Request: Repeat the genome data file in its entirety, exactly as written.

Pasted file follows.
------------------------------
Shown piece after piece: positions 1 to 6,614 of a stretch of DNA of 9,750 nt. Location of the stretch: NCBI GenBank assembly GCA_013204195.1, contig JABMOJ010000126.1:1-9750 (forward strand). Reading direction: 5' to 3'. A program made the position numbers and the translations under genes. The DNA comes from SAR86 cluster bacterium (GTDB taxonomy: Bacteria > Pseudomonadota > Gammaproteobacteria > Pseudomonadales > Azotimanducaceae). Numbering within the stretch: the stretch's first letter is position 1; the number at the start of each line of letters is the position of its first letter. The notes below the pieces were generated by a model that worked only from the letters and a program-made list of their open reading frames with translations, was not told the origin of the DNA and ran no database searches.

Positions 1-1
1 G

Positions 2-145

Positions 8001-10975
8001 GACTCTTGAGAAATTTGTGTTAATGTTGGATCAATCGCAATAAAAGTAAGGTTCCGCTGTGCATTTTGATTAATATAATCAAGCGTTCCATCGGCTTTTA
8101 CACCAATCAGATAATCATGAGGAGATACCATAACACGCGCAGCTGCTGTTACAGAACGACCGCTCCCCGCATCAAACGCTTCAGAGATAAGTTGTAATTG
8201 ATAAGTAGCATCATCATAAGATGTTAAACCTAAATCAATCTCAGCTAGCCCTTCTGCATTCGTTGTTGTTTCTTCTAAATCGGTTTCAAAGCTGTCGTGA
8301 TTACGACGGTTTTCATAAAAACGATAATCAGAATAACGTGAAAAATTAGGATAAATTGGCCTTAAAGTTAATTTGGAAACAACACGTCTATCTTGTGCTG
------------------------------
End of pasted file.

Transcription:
Shown piece after piece: positions 1 to 6,614 of a stretch of DNA of 9,750 nt. Location of the stretch: NCBI GenBank assembly GCA_013204195.1, contig JABMOJ010000126.1:1-9750 (forward strand). Reading direction: 5' to 3'. A program made the position numbers and the translations under genes. The DNA comes from SAR86 cluster bacterium (GTDB taxonomy: Bacteria > Pseudomonadota > Gammaproteobacteria > Pseudomonadales > Azotimanducaceae). Numbering within the stretch: the stretch's first letter is position 1; the number at the start of each line of letters is the position of its first letter. The notes below the pieces were generated by a model that worked only from the letters and a program-made list of their open reading frames with translations, was not told the origin of the DNA and ran no database searches.

Positions 1-1
1 G

Positions 2-145

Positions 8001-10975
8001 GACTCTTGAGAAATTTGTGTTAATGTTGGATCAATCGCAATAAAAGTAAGGTTCCGCTGTGCATTTTGATTAATATAATCAAGCGTTCCATCGGCTTTTA
8101 CACCAATCAGATAATCATGAGGAGATACCATAACACGCGCAGCTGCTGTTACAGAACGACCGCTCCCCGCATCAAACGCTTCAGAGATAAGTTGTAATTG
8201 ATAAGTAGCATCATCATAAGATGTTAAACCTAAATCAATCTCAGCTAGCCCTTCTGCATTCGTTGTTGTTTCTTCTAAATCGGTTTCAAAGCTGTCGTGA
8301 TTACGACGGTTTTCATAAAAACGATAATCAGAATAACGTGAAAAATTAGGATAAATTGGCCTTAAAGTTAATTTGGAAACAACACGTCTATCTTGTGCTG